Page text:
Discussion: Introduction to the Planning Process
The nursing process provides a cornerstone for care. Engaging in assessment, diagnosis, planning, implementation, and evaluation helps to move the patient from his or her current state toward a desired outcome.
How does this correlate with the strategic planning process?
In this Discussion, you examine similarities and differences between the nursing process and strategic planning. You also consider why it is important for a nurse leader-manager to be familiar with the planning hierarchy and to apply business principles to promote strategic change at the organizational or systems level.
Review the information related to the nursing process and the strategic planning process addressed in Chapter 4 of the Sare and Ogilvie text and the other Learning Resources. Think about how the nursing process is similar to and different from the strategic planning process.
Reflect on the value of nurse leader-managers’ contributions to strategic planning, as discussed by Dr. Huston in this week’s media.
Using the Walden library, identify an example from the literature that demonstrates why it is beneficial for nurse leader-managers to be familiar with the planning hierarchy and why they should be engaged in strategic planning in addition to and in contrast with operational planning.
Post an explanation of how you view the similarities and differences between the nursing process and the strategic planning process. Share an example from the literature that demonstrates why it is beneficial for nurse leader-managers to be aware of the planning hierarchy and why they should be engaged in strategic planning in addition to and in contrast with operational planning.
Read a selection of your colleagues’ responses.
Respond to at least two of your colleagues on two different days using one or more of the following approaches:
Ask a probing question, substantiated with additional background information or research.
Share an insight from having read your colleagues’ postings, synthesizing the information to provide new perspectives.
Validate an idea with your own experience and additional resources.
Marquis, B. L., & Huston, C. J. (2015). Leadership roles and management functions in nursing: Theory and application (8th ed.). Philadelphia, PA: Lippincott, Williams & Wilkins.
Chapter 7, “Strategic and Operational Planning” (pp. 138–161)
(Note: You may have read this in a previous course.)
This chapter describes the planning hierarchy and provides foundational information on strategic planning. As you read, think about distinctions between strategic and operational planning, as well as why a nurse leader-manager needs to be aware of and engaged in both.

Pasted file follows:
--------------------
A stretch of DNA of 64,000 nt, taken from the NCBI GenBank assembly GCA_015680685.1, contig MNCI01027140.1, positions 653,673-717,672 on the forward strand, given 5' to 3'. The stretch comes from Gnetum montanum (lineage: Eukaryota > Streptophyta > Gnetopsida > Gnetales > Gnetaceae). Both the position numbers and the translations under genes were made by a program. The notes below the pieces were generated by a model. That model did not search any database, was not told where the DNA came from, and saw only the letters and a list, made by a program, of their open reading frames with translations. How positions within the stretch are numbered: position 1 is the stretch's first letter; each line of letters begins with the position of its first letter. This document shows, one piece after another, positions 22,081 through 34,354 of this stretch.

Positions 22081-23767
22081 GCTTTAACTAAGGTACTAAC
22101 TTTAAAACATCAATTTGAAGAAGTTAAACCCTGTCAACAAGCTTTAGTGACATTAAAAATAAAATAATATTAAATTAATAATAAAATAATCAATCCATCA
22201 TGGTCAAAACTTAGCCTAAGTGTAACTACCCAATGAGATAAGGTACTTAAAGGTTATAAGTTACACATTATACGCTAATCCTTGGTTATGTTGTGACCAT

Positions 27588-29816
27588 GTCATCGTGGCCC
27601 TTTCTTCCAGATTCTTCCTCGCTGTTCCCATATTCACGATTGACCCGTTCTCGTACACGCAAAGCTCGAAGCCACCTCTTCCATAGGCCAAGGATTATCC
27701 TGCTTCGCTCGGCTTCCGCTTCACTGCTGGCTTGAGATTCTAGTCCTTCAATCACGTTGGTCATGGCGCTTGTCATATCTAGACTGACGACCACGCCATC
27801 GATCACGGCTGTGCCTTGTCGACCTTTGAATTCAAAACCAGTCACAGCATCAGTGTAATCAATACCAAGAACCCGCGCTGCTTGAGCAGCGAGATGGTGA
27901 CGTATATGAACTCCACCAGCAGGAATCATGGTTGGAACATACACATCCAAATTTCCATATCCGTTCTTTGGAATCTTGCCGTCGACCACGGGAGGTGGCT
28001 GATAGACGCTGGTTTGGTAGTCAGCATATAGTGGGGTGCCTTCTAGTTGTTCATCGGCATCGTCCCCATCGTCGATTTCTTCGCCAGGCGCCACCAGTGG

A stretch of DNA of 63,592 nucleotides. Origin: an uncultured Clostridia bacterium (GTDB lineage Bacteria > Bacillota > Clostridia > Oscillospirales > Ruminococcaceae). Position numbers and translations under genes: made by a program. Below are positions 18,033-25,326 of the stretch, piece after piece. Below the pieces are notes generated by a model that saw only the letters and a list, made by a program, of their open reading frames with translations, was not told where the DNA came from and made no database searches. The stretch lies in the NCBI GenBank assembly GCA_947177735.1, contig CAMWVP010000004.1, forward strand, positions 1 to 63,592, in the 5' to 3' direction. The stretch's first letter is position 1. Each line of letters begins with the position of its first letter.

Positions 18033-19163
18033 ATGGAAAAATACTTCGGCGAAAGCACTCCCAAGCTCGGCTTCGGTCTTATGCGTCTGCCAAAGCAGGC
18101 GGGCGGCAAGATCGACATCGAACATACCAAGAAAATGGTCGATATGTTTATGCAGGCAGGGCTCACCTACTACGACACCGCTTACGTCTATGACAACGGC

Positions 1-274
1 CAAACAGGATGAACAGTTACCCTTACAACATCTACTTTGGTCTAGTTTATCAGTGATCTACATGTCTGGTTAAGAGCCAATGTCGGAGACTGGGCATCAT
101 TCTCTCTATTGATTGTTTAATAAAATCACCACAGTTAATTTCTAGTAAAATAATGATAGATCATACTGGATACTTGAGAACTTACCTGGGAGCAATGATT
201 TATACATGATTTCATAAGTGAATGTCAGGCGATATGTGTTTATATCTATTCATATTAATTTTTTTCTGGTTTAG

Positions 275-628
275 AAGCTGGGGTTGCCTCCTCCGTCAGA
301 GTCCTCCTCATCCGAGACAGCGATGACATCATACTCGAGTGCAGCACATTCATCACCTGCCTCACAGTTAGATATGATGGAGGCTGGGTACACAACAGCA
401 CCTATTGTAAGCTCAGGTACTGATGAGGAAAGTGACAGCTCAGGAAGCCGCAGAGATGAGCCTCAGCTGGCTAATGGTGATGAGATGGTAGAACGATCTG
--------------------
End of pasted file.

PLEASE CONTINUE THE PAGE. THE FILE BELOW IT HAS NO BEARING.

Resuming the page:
Sare, M. V., & Ogilvie, L. (2010). Strategic planning for nurses: Change management in health care. Sudbury, MA: Jones and Bartlett.
“Introduction” (pp. xiii–xiv)
Chapter 1, “Why Nursing Needs Strategic Planning: Professional Empowerment in the New Millennium” (pp. 3–16)
Chapter 2, “The Healthcare Habitat: The Evolving Professional Home of Nursing” (pp. 17–40)
Chapter 3, “The Business That We Find Ourselves In” (pp. 41–53)
Chapter 4, “Just What Is Strategic Planning?” (pp. 57–82)
Chapter 1 sets the context for why strategic planning is important for nurses and introduces key terms, while Chapter 2 addresses the evolving landscape of healthcare. Chapter 3 explores the merging of nursing care and business, as well as developments leading up to the current business model of care. Chapter 4 examines the nursing process and strategic planning.
Carney, M. (2009). Enhancing the nurses’ role in healthcare delivery through strategic management: Recognizing its importance or not? Journal of Nursing Management, 17(6), 707–717.
Retrieved from the Walden Library databases.
The author examines the importance of strategic planning for nurse leader-managers and the extent to which nurses have adopted strategic planning into language and self-perception.
Fairholm, M. R., & Card, M. (2009). Perspectives of strategic thinking: From controlling chaos to embracing it. Journal of Management and Organization, 15(1), 17–30.
Retrieved from the Walden Library databases.
This article addresses strategic planning and strategic thinking,which can be used to fill the gaps of strategic planning.
Lafley, A. G., Martin, R. L., Rivkin, J. W., & Siggelkow, N. (2012). Bringing science to the art of strategy: Leaders rarely succeed in marrying empirical vigor and creative thinking. Here’s how they could do better. Harvard Business Review, 90(9), 56–66.